All analyses were performed using Stata version 15 and R version 3.6.1. with the level of statistical significance set at p <0.05.

Results

The study population consisted of 1488 individuals with a mean age of 69 years (standard deviation, SD: 8.3) at baseline. The majority were female (59%) and had at least high-school level education (91%) (Table 1). At baseline, the study sample had a median of three chronic diseases (inter-quartile range, IQR: 2;4) and a median MMSE score of 29 (IQR: 29;30). Eligible participants that were excluded due to missingness in any variable (n=794) were older (mean age (SD): 71.8 (8.3)), had a lower education level, more chronic diseases (median: 3; IQR: 2-5) and lower MMSE score (median: 29; IQR: 28-30). Weak-to-moderate correlations were found within and between behavioral, social, and psychological well-being indicators (Table 2). About 47% of the study population developed the composite endpoint during the follow-up (mean: 11 years, SD: 4.0 years) (Table 1). Participants with a walking speed <0.8m/s at baseline, and thus excluded from the sample, were older, had more chronic diseases and reported lower levels of behavioral, social and psychological well-being (Supplementary Table 1).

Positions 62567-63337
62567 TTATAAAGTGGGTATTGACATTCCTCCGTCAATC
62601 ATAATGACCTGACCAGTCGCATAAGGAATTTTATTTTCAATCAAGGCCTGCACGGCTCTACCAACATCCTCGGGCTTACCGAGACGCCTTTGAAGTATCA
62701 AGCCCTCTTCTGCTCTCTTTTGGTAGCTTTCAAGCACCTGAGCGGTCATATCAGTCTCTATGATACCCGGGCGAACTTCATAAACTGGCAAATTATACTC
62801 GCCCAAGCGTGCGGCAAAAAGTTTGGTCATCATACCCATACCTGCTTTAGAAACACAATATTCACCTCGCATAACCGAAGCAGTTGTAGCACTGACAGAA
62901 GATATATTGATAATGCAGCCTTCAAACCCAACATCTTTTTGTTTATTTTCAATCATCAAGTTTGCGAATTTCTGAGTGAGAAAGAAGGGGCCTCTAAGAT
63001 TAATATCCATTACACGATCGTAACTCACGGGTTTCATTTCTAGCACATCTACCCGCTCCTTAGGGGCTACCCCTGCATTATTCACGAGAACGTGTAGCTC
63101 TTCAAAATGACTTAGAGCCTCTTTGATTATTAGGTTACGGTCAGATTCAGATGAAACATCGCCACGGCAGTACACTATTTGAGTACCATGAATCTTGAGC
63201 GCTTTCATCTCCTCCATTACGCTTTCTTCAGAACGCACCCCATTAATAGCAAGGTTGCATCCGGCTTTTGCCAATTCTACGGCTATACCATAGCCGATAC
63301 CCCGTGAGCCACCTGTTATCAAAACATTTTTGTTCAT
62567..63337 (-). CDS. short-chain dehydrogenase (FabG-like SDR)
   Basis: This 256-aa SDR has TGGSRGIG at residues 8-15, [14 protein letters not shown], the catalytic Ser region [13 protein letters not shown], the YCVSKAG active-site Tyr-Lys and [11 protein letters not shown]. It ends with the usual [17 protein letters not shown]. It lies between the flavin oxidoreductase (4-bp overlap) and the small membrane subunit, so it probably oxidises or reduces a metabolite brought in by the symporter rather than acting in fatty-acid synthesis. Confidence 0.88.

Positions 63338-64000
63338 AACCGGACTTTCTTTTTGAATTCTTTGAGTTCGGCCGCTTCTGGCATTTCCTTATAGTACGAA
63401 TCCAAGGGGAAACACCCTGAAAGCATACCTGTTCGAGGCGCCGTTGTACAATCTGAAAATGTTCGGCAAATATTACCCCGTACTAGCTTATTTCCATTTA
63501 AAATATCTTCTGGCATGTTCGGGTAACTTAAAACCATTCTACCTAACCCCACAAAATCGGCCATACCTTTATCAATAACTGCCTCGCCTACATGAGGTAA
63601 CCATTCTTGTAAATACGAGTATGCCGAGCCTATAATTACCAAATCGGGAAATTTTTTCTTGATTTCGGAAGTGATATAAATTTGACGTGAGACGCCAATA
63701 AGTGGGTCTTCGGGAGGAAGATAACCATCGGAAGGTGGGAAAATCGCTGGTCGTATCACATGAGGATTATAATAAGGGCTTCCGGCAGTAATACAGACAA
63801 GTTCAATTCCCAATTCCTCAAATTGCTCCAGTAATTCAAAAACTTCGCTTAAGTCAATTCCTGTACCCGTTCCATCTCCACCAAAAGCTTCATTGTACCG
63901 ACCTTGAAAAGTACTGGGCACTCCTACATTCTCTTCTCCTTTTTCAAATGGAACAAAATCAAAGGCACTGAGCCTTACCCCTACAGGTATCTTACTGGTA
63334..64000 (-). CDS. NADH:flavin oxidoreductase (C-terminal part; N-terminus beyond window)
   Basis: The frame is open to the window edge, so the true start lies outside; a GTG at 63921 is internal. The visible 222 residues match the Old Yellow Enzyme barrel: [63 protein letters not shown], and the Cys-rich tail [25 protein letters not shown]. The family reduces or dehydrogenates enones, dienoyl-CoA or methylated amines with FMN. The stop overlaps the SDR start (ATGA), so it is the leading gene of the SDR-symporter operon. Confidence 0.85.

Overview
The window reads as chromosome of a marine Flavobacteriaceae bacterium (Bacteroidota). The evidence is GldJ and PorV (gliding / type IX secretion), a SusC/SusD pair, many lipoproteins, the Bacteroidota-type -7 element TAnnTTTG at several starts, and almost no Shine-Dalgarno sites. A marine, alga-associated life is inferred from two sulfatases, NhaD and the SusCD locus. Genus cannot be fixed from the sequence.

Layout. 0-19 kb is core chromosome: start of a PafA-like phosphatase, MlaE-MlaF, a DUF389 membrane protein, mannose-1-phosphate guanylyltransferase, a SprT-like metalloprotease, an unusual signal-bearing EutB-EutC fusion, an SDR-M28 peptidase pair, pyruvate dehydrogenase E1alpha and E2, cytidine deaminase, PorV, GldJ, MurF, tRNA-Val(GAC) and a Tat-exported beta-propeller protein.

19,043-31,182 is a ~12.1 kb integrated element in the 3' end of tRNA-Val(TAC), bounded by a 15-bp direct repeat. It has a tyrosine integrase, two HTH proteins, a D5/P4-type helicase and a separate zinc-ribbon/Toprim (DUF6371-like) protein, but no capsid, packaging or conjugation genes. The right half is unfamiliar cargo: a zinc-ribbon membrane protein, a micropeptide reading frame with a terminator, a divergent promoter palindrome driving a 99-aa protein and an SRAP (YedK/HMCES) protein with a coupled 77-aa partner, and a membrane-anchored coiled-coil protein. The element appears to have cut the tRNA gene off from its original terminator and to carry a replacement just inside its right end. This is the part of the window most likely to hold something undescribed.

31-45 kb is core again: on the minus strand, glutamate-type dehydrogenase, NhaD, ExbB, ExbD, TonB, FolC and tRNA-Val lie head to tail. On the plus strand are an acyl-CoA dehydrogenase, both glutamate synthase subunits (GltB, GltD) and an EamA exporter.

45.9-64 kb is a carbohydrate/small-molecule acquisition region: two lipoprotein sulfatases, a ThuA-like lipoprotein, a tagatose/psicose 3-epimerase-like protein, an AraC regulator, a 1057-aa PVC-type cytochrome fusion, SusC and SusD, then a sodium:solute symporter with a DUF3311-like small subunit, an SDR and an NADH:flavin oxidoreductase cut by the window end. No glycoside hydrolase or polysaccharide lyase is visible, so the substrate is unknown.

Table 1. Baseline characteristics of the study population by sex.

Total population (n=1488)Males (n=609)Females (n=879)p-value
Age (mean, SD)69.1 (8.3)68.6 (8.2)69.5 (8.4)0.013
Education (%)
Elementary141 (9.5)58 (9.5)83 (9.4)0.001
High school707 (47.5)256 (42.2)451 (51.3)
University640 (43.0)295 (48.3)345 (39.3)
Number of chronic diseases, median (IQR)3 (2;4)3 (2;4)3 (2;4)0.031
MMSE score, median (IQR)29 (29;30)29 (29;30)30 (29;30)0.196
Mediterranean Diet Score (%)
Low705 (47.4)271 (44.5)434 (49.4)0.178
Moderate331 (22.2)144 (23.7)187 (21.3)